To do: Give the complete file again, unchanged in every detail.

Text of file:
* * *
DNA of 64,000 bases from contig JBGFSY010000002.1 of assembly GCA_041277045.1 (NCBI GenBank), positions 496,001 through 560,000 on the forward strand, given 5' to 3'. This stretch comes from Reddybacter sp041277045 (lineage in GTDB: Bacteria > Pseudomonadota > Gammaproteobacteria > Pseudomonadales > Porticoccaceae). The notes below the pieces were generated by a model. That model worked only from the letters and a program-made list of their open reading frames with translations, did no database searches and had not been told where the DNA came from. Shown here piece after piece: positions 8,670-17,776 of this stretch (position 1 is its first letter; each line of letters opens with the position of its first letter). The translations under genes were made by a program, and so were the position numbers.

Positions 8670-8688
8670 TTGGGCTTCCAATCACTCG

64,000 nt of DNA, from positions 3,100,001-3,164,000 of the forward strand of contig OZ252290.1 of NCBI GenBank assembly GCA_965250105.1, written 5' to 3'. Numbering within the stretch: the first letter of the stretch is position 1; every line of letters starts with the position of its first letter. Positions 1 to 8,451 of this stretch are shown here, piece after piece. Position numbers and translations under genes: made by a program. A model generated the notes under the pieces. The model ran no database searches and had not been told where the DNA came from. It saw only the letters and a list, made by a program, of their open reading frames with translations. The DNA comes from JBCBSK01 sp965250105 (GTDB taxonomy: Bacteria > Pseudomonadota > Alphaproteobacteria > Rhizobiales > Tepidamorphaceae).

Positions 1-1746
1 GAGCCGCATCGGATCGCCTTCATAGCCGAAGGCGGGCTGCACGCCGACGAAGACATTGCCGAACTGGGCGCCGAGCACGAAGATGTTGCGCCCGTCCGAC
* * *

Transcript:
DNA of 64,000 bases from contig JBGFSY010000002.1 of assembly GCA_041277045.1 (NCBI GenBank), positions 496,001 through 560,000 on the forward strand, given 5' to 3'. This stretch comes from Reddybacter sp041277045 (lineage in GTDB: Bacteria > Pseudomonadota > Gammaproteobacteria > Pseudomonadales > Porticoccaceae). The notes below the pieces were generated by a model. That model worked only from the letters and a program-made list of their open reading frames with translations, did no database searches and had not been told where the DNA came from. Shown here piece after piece: positions 8,670-17,776 of this stretch (position 1 is its first letter; each line of letters opens with the position of its first letter). The translations under genes were made by a program, and so were the position numbers.

Positions 8670-8688
8670 TTGGGCTTCCAATCACTCG

64,000 nt of DNA, from positions 3,100,001-3,164,000 of the forward strand of contig OZ252290.1 of NCBI GenBank assembly GCA_965250105.1, written 5' to 3'. Numbering within the stretch: the first letter of the stretch is position 1; every line of letters starts with the position of its first letter. Positions 1 to 8,451 of this stretch are shown here, piece after piece. Position numbers and translations under genes: made by a program. A model generated the notes under the pieces. The model ran no database searches and had not been told where the DNA came from. It saw only the letters and a list, made by a program, of their open reading frames with translations. The DNA comes from JBCBSK01 sp965250105 (GTDB taxonomy: Bacteria > Pseudomonadota > Alphaproteobacteria > Rhizobiales > Tepidamorphaceae).

Positions 1-1746
1 GAGCCGCATCGGATCGCCTTCATAGCCGAAGGCGGGCTGCACGCCGACGAAGACATTGCCGAACTGGGCGCCGAGCACGAAGATGTTGCGCCCGTCCGAC